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    Murray fixes swing flaw, recovers momentum

    By Associated PressApril 20, 2018, 2:24 am

    SAN ANTONIO - Grayson Murray fixed a flaw in his swing and hit the ball well enough that blustery conditions weren't an issue for him Thursday in the Valero Texas Open.

    Coming off a missed cut at Hilton Head last week, Murray made seven birdies for a 5-under 67 and a one-shot lead. His only mistake was a double bogey from a greenside bunker on the par-3 seventh hole.

    ''Just the fact I did give myself enough opportunities today for birdie, it took a lot of pressure off,'' Murray said.

    Of the five players at 68, only Chesson Hadley played in the morning side of the draw, and he called it among his best rounds of the year because of gusts. The wind died in the afternoon and scoring improved slightly on the AT&T Oaks Course at the TPC San Antonio. Keegan Bradley, Ryan Moore, Billy Horschel and Matt Atkins each posted 68. Horschel and Moore played bogey-free.

    ''Struck the ball really well, something that we've been working hard on,'' Horschel said. ''Could have been better, yeah. I didn't really make anything out there today. But I'm happy with it.''

    Sergio Garcia, who consulted Greg Norman on the design of the course, played the Texas Open for the first time since 2010 and shot a 74. Adam Scott failed to make a birdie in his round of 75. Scott is at No. 59 in the world and needs to stay in the top 60 by May 21 to be exempt for the U.S. Open.

    Harris English was in the group at 69, while two-time Texas Open champion Zach Johnson, Nick Watney and Brandt Snedeker were among those at 70. Johnson saved his round by going 5 under over his final five holes, starting with a 12-foot eagle putt on the par-5 14th hole. He birdied the last three.


    Full-field scores from the Valero Texas Open

    Valero Texas Open: Articles, photos and videos


    Murray was coming off a pair of top 15s at Bay Hill and the Houston Open when his game got away from him last week in the RBC Heritage, and he shot 74-70 to miss the cut. He got that sorted out in the five days between teeing it up in San Antonio.

    He said he was coming down too steep, which meant he would flip his hands and hit a sharp draw or pull out of it and hit it short and right.

    ''I was hitting each club 10 yards shorter than I normally do, and you can't play like that because your caddie is trying to give you a number and a club, and you keep hitting these bad shots or keep coming up short,'' Murray said. ''I got back to the basics with the setup and the takeaway, got my club in a better position at the top, which kind of frees my downswing. Then I can start going at it.''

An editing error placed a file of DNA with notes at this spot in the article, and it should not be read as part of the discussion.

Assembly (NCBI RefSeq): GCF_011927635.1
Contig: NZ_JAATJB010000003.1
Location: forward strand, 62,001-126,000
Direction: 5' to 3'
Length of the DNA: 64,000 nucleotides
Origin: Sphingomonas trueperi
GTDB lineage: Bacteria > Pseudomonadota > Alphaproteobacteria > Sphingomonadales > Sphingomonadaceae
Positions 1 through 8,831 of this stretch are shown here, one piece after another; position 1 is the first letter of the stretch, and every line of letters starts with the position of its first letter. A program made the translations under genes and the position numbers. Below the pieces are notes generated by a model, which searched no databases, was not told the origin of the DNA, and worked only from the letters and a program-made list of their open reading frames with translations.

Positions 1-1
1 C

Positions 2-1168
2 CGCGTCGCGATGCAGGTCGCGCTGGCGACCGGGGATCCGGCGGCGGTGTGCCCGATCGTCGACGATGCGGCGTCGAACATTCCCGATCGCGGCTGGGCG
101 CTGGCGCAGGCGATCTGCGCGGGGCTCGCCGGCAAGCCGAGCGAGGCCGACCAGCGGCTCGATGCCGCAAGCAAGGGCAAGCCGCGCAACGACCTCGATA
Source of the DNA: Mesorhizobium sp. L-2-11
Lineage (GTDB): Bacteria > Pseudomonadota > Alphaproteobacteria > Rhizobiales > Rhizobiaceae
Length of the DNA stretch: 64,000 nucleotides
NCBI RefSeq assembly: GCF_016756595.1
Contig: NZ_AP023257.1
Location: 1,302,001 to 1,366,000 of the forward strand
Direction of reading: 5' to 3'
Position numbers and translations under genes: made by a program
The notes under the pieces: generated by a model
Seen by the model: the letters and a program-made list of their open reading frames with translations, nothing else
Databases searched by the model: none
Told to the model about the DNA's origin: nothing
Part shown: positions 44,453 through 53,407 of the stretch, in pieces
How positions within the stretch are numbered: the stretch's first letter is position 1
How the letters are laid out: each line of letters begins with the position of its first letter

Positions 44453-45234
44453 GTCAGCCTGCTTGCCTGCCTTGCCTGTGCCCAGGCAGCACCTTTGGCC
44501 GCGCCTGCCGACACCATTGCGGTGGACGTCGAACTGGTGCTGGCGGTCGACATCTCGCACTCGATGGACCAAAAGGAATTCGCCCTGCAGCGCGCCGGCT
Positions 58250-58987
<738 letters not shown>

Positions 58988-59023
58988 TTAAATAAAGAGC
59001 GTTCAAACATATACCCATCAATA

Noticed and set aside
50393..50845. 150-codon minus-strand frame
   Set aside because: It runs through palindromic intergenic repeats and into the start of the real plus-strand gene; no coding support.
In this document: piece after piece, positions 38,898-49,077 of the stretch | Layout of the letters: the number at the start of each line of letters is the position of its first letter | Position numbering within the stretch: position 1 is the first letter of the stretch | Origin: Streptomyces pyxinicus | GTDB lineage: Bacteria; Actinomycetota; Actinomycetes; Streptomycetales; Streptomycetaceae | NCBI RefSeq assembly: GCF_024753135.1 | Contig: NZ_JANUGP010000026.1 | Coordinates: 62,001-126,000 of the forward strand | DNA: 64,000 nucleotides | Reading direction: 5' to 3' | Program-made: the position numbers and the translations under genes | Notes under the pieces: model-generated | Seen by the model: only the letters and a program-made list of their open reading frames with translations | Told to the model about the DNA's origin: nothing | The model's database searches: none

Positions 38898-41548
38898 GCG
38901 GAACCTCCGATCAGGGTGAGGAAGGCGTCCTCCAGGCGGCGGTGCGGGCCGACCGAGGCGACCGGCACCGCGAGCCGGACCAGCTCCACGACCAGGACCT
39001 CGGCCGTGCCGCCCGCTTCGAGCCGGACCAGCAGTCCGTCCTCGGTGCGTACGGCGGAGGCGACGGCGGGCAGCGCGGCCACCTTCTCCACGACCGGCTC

Even so, Murray thought he wasted his good start - three birdies in his first six holes - when his bunker shot at No. 7 came out with no spin and rolled off the green into a deep swale. He hit his third short to about 7 feet, but missed the putt and took double bogey.

    ''I would have loved to limit that to a bogey because bogeys don't really kill you - doubles are the ones that now you've got to have an eagle or two birdies to come back with, and out here it's kind of tough to make birdies,'' Murray said. ''But I kept my head. My caddie keeps me very positive out there, that's why I think we could finish 4 under the last nine holes.''

    Only 34 players in the 156-man field managed to break par.

    Horschel missed four birdie chances inside 18 feet on the back nine. What pleased him the most was the way he struck the ball, particularly after his tie for fifth last week at the RBC Heritage. Horschel was one shot behind going into the last round and closed with a 72.

    But he's all about momentum, and he can only hope this is the start of one of his runs. Horschel won the FedEx Cup in 2014 when he finished second and won the final two playoff events.

    ''I'm a big momentum player. I've got to get the train moving forward,'' he said. ''I've always been a guy who gets on a little roll, get that train moving and jump in that winner's circle.''

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    LPGA back in L.A.: Inbee Park leads by 1

    By Associated PressApril 20, 2018, 1:53 am

    LOS ANGELES - Inbee Park's flirtation with retirement is in the rear-view mirror.

    Backed by a large contingent of South Korean fans, Park shot a 5-under 66 for a one-shot lead Thursday in the opening round of the HUGEL-JTBC LA Open in the LPGA's return to Los Angeles after a 13-year absence.

    Showers ended shortly before Park's threesome, including second-ranked Lexi Thompson, teed off at windy Wilshire Country Club just south of Hollywood.

    Using a new putter, Park birdied four consecutive holes on the back nine before a bogey on the par-4 17th. She quickly recovered and rolled in birdie putts on the second and fifth holes to finish off her round.

    ''I never played a tournament outside Korea having this much Korean supporters out,'' Park said. ''I almost feel like I'm playing back home. It's almost like a little Korea.''

    That applies to the food, too, with nearby Koreatown's restaurants beckoning.

    ''Too many,'' Park said.

    The third-ranked Park banished the blade-style putter she used in her Founders Cup victory last month in Phoenix, a playoff loss in the ANA Inspiration and a tie for third last week in Hawaii. She went back to one that feels more comfortable and has brought her success in the past.